Orders much less stupid and unjust than these had often remained a dead letter through the sheer resistance of natural forces. But the crowd itself saw to the execution of this order. It had seen its dreams given the force of law, and would not allow them to be turned into a mockery. People hastened to the bakeries to demand bread at the official price; and they demanded it with that air of threatening resolution which comes from the combination of passionate conviction, physical strength and legal rights.

There is no need to ask what the bakers thought about it. They were mixing, kneading, putting dough into the ovens and taking bread out of them all day long, without ever pausing for breath; for the people had a confused feeling that there was something unnatural about the situation, and so they besieged the bakers all the time, wanting to take advantage of this Utopia while it was still there. The bakers were sweating and toiling twice as hard as usual, and making a dead loss on every loaf; anyone can imagine their feelings. But on the one hand they had the magistrates threatening them with prison, and on the other hand the multitude, which wanted service. If a baker was a moment late in responding, the mob would begin to shove, and to grumble, in that loud and fearsome voice that mobs have, and to threaten one of those acts of popular justice which are among the worst acts of justice the world ever sees. There was no salvation for the bakers; they had to go on mixing, kneading, baking and selling. But to keep them going on those lines the most fearsome threats and the most pressing orders were not enough. They also had to have the physical means to carry them out; and if the thing had gone on just a little longer the means would have been lacking.

The bakers made it clear to the magistrates how iniquitous and intolerable a burden had been placed on their shoulders; they swore that they would rather throw their shovels in the fire and emigrate than go on like that; and meanwhile they carried on as best they could, hoping that sooner or later the Grand Chancellor would see reason. But Ferrer was what would now be called a man of character. He replied that the bakers had done very well indeed in the past, and would do very well indeed again as soon as times of plenty returned; that the matter would be considered and they might possibly receive some sort of compensation; and that in the meantime they must carry on as best they could. Was he truly convinced by his own arguments, or did he realize the impossibility of enforcing his edict, but prefer to leave the odium of revoking it to someone else? Who can now enter into the mental processes of Antonio Ferrer? In any case, he stood firm on his decision. Finally the decurions – a body of municipal magistrates drawn from the nobility, which survived until 1796 – decided to act. They wrote a letter to the Governor, describing the state of affairs, and asking him to find a way out of the impasse.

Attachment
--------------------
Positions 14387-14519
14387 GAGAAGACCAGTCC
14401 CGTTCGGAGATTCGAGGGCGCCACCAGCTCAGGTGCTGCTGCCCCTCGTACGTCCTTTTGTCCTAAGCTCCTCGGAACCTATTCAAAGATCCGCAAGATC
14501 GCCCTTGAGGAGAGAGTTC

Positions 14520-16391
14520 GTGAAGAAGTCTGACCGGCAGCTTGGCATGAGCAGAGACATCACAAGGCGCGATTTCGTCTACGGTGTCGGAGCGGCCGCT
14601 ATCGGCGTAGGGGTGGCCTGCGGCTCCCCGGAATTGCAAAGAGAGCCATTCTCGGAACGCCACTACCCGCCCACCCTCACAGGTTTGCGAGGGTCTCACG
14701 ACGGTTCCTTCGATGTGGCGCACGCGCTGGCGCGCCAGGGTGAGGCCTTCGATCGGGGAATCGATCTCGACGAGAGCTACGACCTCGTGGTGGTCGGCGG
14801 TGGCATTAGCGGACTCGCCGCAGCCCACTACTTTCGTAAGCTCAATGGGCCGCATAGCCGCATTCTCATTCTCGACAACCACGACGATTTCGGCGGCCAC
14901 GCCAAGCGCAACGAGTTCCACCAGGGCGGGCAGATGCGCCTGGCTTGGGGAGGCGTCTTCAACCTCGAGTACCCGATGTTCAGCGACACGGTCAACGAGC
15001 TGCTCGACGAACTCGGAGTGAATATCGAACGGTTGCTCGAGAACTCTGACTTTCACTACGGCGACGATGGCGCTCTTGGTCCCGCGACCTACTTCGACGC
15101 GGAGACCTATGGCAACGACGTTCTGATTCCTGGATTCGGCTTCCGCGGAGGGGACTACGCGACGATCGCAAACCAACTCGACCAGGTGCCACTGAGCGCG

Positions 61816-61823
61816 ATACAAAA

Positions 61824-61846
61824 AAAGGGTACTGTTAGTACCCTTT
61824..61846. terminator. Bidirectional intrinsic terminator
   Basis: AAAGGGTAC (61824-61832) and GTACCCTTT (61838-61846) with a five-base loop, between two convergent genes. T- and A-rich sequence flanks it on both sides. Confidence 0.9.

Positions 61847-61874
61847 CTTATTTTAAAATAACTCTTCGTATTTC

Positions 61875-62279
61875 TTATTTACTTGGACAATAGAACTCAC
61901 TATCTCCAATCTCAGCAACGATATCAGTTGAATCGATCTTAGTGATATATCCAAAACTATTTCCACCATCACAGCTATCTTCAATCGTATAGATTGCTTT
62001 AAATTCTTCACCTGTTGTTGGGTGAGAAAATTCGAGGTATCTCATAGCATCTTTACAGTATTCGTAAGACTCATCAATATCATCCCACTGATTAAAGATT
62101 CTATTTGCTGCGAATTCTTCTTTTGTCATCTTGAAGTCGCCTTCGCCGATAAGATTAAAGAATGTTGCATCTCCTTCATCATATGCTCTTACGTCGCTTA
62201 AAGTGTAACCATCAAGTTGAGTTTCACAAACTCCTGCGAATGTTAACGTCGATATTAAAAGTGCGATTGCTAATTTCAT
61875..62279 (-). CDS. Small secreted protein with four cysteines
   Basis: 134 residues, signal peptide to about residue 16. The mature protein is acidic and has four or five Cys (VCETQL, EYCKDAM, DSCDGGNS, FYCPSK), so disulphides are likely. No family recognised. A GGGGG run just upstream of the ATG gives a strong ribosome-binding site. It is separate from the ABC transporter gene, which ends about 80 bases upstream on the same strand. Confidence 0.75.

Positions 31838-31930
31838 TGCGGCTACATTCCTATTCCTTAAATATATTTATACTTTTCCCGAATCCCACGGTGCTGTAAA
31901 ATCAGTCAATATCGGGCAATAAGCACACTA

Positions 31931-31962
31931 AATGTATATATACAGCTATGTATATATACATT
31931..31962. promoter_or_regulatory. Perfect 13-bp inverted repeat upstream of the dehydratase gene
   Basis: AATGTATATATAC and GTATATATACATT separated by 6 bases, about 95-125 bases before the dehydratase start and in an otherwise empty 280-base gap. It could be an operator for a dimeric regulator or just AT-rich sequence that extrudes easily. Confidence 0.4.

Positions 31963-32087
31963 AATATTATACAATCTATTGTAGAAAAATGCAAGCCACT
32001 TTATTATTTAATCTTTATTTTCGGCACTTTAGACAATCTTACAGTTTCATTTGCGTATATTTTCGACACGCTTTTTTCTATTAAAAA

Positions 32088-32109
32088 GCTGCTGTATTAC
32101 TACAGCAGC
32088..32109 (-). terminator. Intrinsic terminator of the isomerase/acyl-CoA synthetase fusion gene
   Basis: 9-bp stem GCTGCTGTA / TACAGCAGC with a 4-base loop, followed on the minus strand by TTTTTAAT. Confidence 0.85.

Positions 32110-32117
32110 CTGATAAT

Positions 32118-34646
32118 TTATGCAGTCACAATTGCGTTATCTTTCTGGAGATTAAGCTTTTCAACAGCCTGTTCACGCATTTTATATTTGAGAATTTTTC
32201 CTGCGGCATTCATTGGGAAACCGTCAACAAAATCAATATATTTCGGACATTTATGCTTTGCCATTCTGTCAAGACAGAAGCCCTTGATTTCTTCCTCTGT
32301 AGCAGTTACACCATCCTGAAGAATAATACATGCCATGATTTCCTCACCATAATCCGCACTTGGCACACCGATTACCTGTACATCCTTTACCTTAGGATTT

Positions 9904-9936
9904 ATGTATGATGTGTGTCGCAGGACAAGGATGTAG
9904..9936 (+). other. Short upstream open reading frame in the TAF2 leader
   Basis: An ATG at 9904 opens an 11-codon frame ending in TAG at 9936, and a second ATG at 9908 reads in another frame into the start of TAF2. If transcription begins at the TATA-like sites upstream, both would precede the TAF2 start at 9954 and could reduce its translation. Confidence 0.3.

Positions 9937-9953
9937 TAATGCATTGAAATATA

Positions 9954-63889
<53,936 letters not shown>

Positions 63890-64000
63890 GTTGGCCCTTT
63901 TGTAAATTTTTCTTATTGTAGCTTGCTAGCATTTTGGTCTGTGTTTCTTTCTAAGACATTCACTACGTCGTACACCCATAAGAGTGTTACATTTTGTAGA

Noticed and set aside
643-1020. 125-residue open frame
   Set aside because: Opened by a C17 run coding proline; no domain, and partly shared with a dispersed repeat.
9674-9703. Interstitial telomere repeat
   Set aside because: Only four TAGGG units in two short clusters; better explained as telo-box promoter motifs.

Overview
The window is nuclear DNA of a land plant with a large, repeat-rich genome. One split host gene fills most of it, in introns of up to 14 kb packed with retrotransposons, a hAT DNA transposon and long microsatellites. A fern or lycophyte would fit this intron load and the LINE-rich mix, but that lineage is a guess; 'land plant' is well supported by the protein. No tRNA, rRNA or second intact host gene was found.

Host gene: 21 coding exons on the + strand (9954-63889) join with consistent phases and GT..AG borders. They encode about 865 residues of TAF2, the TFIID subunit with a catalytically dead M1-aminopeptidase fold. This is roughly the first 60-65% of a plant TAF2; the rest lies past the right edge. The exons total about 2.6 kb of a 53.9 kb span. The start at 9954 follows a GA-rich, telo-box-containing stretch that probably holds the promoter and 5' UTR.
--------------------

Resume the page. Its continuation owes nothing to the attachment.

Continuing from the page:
Don Gonzalo was up to his eyes in military problems. The reader can guess what he did, which was to nominate a commission with authority to fix a workable price for bread, at a level which would make life bearable for all parties. The commission held a meeting (or rather a junta, to use the half-Spanish jargon of the secretariat in those days), and after much bowing, complimenting, prefacing, lamenting, postponing, kiteflying and shilly-shallying, they were all impelled to a decision by a necessity of which all were aware. Knowing that they were doing something pregnant with consequences, but convinced that there was nothing else to do, they decided to put up the price of bread. The bakers breathed again, but the people went mad with fury.

The evening before Renzo reached Milan, the city’s streets and squares had been swarming with men. Possessed by a common anger and dominated by a common thought, all of them, whether they knew each other or not, began to form into groups. They joined forces without any prearrangement, almost without being aware that they were doing so, like drops of water coming together as they run down the same slope. Every speech that was made increased the conviction and the passion both of the listeners and the speaker.

Amid all those enthusiasts, there were some cooler heads, who were very pleased to see the muddy water stirred up, and did their best to stir it up still further. They put forward arguments and stories of a kind that the cunning can always invent and the hot-headed will always believe. They had no intention of letting the troubled waters settle again without doing a little fishing in them.

Thousands of men went to bed with a vague feeling that something must be done, and that something would be done.

Before dawn, there were again a number of groups of people to be seen in the streets. Boys, women and men, the old, the workers, the destitute, all assembled together at random. In one place there would be a whispering of many voices; in another there would be a single speaker with an applauding audience. When asked a question by his neighbour on one side, a man would repeat it to his neighbour on the other; a second man would pass on all the exclamations that reached his ears in the same way. Complaints, threats and cries of astonishment could be heard on every side; but the total number of different words that made up the vocabulary of all that talk was very small.